Construction begins on the Giant Magellan Telescope
With an explosion Friday morning that leveled the top of Las Campanas mountain in Chile, construction began on the $700 million Giant Magellan Telescope, which will be one of the world's largest astronomical observatories.
When the telescope is completed around 2019, its seven-mirror array, which spans 82 feet, will peer deep into space with 10 times the power of the Hubble Space Telescope.
And what do astronomers hope to see? Among other things, GMTO Corp. says the telescope it's building will provide better pictures of extrasolar planets that could prove Earth-like, along with insights on dark matter and the origin of galaxies.
Beginning Friday and continuing for the next few months, more than 70 controlled blasts will remove 3 million cubic feet of rock from a mountaintop in the Chilean Andes, leaving a solid bedrock foundation for the telescope and its precision scientific instruments.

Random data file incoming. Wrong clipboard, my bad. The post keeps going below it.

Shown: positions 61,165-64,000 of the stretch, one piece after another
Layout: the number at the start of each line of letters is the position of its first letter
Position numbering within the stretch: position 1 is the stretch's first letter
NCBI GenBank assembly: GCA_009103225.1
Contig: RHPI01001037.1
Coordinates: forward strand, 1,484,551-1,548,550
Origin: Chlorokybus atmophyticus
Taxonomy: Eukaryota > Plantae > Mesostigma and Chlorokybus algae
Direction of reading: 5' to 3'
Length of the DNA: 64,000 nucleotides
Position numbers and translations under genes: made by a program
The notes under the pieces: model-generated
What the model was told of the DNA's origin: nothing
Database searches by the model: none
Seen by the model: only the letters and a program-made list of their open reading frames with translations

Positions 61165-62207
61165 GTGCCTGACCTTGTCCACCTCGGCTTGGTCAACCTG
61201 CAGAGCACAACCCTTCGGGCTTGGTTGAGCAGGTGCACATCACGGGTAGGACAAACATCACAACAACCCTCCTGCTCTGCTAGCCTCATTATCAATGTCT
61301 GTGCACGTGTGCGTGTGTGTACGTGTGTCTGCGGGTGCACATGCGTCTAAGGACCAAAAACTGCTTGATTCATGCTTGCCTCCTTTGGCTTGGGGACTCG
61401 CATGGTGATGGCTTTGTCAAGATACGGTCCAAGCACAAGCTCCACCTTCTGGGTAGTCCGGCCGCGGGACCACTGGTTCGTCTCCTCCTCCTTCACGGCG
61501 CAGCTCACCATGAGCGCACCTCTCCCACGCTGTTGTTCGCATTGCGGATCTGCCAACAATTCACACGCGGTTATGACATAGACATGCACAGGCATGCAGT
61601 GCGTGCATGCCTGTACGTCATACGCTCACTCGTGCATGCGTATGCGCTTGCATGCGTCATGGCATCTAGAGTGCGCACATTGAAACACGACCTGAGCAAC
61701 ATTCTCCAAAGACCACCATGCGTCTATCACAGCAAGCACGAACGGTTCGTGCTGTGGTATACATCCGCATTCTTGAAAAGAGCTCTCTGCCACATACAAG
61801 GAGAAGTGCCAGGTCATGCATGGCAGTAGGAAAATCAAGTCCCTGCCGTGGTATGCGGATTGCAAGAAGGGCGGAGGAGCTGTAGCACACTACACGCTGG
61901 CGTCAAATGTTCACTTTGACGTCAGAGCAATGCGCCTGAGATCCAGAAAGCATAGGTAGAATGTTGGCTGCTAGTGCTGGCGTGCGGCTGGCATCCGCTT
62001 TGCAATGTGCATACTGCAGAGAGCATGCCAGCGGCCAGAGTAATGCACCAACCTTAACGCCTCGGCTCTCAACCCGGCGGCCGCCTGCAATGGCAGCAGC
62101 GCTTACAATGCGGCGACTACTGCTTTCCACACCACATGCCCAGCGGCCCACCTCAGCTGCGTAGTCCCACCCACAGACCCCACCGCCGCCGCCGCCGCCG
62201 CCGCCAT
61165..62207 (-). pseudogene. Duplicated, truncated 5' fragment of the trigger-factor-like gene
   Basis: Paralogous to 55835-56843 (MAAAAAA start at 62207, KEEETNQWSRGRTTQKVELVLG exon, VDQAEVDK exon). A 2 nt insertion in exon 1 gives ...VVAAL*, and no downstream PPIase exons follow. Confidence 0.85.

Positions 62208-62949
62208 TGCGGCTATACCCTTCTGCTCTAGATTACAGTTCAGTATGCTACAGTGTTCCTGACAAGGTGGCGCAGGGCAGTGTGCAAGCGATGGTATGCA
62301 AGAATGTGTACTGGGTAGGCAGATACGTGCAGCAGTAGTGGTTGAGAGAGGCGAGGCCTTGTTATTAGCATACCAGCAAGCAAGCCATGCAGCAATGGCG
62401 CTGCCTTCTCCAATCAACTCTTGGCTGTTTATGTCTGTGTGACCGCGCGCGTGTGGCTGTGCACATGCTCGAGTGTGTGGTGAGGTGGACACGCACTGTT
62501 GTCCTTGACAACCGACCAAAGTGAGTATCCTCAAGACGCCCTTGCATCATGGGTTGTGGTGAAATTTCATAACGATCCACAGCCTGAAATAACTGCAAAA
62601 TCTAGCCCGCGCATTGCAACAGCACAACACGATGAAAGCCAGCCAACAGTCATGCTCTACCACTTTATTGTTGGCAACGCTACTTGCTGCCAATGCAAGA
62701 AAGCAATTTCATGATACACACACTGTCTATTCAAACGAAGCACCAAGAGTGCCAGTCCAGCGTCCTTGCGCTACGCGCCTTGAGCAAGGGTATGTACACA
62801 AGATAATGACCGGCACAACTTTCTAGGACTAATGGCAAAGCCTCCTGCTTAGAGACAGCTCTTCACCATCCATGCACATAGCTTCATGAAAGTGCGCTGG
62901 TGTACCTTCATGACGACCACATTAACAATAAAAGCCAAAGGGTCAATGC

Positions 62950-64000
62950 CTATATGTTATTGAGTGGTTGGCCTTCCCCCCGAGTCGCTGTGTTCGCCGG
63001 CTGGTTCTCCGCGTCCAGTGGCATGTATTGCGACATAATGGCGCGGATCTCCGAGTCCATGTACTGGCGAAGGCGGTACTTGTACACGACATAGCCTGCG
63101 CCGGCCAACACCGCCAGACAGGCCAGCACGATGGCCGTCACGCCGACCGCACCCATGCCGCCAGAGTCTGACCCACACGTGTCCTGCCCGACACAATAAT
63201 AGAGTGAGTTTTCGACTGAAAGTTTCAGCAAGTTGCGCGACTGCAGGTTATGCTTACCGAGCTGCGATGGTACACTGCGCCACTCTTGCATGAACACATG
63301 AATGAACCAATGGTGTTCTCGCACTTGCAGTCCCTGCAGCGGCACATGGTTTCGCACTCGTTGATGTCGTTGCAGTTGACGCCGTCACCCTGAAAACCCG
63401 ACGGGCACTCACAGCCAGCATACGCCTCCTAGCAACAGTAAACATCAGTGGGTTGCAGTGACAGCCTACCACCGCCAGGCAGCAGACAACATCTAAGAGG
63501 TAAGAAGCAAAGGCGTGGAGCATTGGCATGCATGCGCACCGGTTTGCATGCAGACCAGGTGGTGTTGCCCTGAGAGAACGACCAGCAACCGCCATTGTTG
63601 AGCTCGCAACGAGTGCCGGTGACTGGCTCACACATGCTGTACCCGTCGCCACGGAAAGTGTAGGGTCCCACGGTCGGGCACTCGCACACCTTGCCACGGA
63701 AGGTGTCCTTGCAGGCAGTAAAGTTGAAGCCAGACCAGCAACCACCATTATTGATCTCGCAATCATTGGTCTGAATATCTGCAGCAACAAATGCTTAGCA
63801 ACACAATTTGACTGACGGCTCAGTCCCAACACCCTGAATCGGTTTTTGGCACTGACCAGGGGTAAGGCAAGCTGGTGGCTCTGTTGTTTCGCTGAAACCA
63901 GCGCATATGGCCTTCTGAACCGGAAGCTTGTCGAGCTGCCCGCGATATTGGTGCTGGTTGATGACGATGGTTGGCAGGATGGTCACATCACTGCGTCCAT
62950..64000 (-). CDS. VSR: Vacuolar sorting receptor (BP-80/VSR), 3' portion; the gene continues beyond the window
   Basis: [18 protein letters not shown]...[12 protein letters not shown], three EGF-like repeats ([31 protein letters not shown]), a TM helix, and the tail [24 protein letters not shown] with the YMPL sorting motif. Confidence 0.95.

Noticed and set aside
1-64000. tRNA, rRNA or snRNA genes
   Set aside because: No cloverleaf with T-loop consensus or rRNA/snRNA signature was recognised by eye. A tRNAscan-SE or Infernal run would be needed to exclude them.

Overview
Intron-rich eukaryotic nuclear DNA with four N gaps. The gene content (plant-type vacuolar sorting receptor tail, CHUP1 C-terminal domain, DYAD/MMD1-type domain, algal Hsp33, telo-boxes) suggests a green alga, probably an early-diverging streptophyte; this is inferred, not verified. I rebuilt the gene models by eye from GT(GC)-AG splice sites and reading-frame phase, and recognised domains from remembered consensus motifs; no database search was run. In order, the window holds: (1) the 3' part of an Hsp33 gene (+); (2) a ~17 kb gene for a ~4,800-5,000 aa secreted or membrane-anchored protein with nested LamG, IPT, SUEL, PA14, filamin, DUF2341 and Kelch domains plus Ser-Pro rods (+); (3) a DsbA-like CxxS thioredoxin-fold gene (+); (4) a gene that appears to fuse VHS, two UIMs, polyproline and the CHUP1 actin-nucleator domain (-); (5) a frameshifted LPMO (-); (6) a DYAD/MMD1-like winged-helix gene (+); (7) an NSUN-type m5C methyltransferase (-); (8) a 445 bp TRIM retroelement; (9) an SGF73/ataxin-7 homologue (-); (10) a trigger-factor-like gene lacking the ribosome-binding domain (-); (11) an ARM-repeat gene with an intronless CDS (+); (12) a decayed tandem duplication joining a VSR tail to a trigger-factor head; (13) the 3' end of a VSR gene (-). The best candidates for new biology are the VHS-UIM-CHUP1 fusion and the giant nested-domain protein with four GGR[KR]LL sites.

Photo by: Giant Magellan Telescope
/ Caption by:James Martin
The Giant Magellan Telescope will be enclosed in a 200-foot-high building at the Las Campanas Observatory in the Andes Mountains in Chile.
The site in northern Chile's Atacama desert was chosen for its weather--it boasts more than 300 clear days a year. The Atacama is known as one of the driest places on Earth, which means skies free of clouds.
This artist's illustration shows the seven mirrors, each 27.6 feet in diameter, that make up the Giant Magellan Telescope.
But wait, the Giant Magellan Telescope isn't the only new star gazer. Already in the planning stages, the European Extremely Large Telescope will sport an even bigger mirror and will be built close by.